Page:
The latest Raspian distribution (Raspbian “wheezy” 2012-09-18) already includes the drivers for this adapter pre-installed.  This greatly simplifies the installation.  (If you are using a different distribution or an older distribution you may have to install the Linux driver for the Realtek RTL8192CU driver.)

Insert the Edimax USB adapter into your Raspberry Pi's USB port.   Next, lets make sure that the Raspberry Pi recognizes the device.  Use the following command to verify that the Pi "sees" the Edimax WiFi adapter.

lsusb

You should see the Edimax EW-7811Un device listed in the output.


Now that we have verified that the Edimax adapter is recognized, lets check to make sure the kernel driver is loaded.  Use the following command to list the kernel modules:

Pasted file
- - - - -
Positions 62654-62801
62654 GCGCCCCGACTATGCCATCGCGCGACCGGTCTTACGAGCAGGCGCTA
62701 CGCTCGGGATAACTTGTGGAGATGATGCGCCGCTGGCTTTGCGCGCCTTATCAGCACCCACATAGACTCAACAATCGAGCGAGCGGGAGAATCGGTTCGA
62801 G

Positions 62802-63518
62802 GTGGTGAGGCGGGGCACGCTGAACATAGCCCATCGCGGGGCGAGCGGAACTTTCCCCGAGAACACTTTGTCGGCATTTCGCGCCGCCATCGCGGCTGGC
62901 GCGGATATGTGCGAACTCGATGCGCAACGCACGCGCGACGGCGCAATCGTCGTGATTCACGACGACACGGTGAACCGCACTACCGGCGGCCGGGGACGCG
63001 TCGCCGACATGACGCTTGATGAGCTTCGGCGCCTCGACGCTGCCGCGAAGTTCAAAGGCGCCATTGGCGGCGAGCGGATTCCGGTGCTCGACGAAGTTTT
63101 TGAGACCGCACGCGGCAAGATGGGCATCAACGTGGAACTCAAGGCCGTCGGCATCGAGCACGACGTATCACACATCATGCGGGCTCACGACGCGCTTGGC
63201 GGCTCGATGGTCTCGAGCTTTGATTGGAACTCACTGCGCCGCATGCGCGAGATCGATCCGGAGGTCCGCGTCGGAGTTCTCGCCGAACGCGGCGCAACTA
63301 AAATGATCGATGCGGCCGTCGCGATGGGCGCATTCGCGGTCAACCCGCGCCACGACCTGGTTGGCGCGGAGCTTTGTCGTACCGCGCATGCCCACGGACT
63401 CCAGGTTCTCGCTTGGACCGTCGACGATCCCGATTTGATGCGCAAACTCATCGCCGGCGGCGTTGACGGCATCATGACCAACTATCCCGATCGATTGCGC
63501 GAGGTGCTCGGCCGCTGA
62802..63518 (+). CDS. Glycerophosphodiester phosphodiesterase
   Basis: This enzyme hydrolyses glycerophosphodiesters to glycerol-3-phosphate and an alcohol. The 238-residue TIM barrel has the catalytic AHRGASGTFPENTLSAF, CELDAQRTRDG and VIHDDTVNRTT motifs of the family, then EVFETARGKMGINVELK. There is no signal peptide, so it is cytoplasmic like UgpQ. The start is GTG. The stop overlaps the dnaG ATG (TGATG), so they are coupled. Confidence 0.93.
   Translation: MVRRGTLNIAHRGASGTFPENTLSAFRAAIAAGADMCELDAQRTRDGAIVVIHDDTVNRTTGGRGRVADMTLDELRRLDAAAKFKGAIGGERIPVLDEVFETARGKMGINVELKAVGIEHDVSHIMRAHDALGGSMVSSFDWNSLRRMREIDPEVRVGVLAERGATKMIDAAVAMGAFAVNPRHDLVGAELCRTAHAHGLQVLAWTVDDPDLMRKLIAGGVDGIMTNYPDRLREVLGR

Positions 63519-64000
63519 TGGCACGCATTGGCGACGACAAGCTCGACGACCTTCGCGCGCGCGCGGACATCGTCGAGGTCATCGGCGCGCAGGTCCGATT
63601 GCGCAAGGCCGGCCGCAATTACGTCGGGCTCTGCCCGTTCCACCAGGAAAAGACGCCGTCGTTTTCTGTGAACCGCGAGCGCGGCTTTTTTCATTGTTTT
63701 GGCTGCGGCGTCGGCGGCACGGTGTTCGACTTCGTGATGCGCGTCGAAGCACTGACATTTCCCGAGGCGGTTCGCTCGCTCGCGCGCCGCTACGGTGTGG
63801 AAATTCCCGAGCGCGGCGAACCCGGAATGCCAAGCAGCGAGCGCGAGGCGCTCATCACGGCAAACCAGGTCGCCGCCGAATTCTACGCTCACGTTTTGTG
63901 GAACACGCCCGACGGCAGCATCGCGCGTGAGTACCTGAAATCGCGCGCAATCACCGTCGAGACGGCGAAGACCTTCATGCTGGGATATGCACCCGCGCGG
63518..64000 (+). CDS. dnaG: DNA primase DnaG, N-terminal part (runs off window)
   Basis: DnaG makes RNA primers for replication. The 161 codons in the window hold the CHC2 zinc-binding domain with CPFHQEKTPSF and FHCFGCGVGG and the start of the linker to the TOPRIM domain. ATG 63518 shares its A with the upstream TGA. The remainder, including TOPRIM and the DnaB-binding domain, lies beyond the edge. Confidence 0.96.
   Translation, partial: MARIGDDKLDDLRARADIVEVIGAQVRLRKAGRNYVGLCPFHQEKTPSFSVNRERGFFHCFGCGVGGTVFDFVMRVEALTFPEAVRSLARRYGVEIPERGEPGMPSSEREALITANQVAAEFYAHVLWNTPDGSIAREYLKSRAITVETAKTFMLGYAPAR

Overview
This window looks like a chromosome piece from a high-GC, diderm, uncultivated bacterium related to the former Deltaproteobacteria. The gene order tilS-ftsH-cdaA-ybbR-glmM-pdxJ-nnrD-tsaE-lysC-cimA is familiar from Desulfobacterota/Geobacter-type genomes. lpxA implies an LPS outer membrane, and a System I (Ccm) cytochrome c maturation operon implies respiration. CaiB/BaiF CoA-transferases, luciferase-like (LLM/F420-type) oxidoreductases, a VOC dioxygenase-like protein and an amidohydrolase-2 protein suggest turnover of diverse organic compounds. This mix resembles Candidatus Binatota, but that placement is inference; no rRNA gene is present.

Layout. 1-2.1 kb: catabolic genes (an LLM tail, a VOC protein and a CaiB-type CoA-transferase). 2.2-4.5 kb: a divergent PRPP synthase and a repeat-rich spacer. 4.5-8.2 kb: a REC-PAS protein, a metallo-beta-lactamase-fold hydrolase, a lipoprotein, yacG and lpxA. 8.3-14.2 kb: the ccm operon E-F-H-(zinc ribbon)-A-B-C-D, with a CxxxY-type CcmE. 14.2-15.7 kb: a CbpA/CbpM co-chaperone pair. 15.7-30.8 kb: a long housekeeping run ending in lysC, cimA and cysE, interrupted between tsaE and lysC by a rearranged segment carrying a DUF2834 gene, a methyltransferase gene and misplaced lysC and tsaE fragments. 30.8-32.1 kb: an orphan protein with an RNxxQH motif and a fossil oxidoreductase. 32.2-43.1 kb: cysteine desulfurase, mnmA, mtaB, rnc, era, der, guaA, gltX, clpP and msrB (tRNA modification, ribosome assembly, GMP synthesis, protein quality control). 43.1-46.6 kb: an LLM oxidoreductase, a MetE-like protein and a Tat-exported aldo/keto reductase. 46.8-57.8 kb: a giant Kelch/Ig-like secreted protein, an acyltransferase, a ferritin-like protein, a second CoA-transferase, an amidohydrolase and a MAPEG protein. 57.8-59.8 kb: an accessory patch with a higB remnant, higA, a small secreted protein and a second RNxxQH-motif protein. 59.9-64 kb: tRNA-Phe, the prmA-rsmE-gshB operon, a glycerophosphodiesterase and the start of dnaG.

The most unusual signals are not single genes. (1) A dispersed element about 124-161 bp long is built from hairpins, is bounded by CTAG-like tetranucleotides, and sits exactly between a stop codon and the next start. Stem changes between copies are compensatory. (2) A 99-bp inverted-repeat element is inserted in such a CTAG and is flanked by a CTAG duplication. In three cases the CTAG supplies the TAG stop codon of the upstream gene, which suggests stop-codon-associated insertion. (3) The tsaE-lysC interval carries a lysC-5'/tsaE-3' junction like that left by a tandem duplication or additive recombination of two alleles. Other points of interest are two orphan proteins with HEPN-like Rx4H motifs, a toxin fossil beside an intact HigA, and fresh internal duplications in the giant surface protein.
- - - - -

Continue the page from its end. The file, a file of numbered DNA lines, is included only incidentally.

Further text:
lsmod

You should see the "8192cu" kernel module loaded.  If not, try removing and re-inserting the Edimax USB adapter. 


As a final validation check to make sure that the Edimax is ready to use, send the "iwconfig" command to display a listing of the current wireless network configuration. 

iwconfig

We are just looking to ensure that the "wlan0" adapter is present.

Now we are ready to move on to the configuration steps.

Configuration

One you have installed the adapter, verified the kernel driver is loaded, and confirmed that a wireless network interface ("wlan0") is available, you will need to configure the wireless connection settings to securely connect to your wireless network.

First, let's open the network interfaces configuration file for editing using the following command:

sudo nano /etc/network/interfaces

Make sure the following lines are added to (or un-commented in) your file

auto wlan0
allow-hotplug wlan0
iface wlan0 inet manual wpa-roam /etc/wpa_supplicant/wpa_supplicant.conf